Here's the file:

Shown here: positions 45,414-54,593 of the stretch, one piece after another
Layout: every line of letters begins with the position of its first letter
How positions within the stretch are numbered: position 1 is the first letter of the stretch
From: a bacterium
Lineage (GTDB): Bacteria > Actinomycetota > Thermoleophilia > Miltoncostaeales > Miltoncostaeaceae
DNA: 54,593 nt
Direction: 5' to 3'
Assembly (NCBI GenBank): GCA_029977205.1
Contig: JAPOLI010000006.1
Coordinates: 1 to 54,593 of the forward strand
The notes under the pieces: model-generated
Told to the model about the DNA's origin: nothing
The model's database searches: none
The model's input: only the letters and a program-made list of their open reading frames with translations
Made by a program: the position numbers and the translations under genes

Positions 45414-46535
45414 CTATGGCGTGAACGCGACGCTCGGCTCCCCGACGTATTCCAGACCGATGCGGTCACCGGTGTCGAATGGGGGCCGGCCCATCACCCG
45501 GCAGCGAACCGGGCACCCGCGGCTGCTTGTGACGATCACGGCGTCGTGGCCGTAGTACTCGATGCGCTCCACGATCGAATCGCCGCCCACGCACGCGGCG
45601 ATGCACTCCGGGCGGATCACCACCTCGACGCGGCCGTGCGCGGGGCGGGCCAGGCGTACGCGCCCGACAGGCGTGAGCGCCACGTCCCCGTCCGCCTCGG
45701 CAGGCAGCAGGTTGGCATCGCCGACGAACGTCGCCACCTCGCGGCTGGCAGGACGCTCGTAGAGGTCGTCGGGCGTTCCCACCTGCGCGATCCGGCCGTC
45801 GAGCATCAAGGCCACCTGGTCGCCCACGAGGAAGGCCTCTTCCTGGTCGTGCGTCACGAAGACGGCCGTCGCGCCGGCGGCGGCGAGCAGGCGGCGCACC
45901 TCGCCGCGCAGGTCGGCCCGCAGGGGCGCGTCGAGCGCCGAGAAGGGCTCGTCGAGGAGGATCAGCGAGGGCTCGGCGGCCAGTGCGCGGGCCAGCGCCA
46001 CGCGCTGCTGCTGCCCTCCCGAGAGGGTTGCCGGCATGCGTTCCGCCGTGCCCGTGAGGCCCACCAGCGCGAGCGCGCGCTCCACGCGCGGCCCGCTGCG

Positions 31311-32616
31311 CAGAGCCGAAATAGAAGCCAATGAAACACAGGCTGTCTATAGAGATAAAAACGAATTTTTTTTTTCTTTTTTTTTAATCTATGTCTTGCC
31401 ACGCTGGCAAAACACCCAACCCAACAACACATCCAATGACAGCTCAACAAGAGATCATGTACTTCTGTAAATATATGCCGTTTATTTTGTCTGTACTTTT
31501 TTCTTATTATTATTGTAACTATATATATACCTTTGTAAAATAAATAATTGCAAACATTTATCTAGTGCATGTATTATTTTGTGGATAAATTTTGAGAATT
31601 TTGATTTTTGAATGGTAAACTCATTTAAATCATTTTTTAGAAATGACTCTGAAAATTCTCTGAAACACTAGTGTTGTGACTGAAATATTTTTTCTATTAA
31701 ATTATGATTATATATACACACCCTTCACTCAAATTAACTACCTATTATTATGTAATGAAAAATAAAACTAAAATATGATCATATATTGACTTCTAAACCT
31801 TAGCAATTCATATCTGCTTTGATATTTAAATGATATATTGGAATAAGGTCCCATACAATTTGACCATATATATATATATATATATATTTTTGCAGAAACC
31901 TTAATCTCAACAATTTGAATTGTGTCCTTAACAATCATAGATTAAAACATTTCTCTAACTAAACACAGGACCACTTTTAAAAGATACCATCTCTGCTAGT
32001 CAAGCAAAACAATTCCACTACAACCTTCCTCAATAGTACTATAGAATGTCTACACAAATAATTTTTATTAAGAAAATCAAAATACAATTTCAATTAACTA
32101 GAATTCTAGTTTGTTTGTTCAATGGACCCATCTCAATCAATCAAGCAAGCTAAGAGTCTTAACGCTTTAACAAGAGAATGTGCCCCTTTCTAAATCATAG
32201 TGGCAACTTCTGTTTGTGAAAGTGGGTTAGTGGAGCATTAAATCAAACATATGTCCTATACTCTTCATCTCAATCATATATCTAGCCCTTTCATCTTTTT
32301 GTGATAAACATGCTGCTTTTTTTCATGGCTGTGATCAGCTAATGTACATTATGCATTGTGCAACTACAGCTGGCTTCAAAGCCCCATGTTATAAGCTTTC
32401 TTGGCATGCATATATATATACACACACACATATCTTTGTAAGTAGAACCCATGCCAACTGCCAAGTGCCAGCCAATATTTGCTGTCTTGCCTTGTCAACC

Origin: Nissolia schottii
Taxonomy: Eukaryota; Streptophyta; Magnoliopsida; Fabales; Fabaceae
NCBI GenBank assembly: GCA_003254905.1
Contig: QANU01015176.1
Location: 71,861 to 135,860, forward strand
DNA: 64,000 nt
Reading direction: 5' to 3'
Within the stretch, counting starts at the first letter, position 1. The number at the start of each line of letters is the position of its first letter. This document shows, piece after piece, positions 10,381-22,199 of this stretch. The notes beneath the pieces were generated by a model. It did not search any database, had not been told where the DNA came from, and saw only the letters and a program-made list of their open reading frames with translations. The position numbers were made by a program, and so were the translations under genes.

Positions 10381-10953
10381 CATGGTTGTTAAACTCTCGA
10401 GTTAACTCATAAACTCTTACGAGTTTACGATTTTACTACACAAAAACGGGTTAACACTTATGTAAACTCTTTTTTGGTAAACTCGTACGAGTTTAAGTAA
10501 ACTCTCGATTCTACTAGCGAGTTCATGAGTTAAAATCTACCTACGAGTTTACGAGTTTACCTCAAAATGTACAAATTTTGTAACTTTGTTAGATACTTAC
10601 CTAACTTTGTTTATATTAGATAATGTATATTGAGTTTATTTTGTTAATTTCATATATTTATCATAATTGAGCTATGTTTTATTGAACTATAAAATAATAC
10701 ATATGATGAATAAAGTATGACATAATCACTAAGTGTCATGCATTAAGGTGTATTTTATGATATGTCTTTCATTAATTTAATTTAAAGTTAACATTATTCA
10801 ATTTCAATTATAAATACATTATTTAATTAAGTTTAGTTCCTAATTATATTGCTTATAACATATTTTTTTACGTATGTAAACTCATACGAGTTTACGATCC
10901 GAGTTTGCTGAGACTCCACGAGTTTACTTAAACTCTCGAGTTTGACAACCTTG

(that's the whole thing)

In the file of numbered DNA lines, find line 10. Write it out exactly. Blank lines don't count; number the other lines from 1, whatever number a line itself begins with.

Coordinates: 1 to 54,593 of the forward strand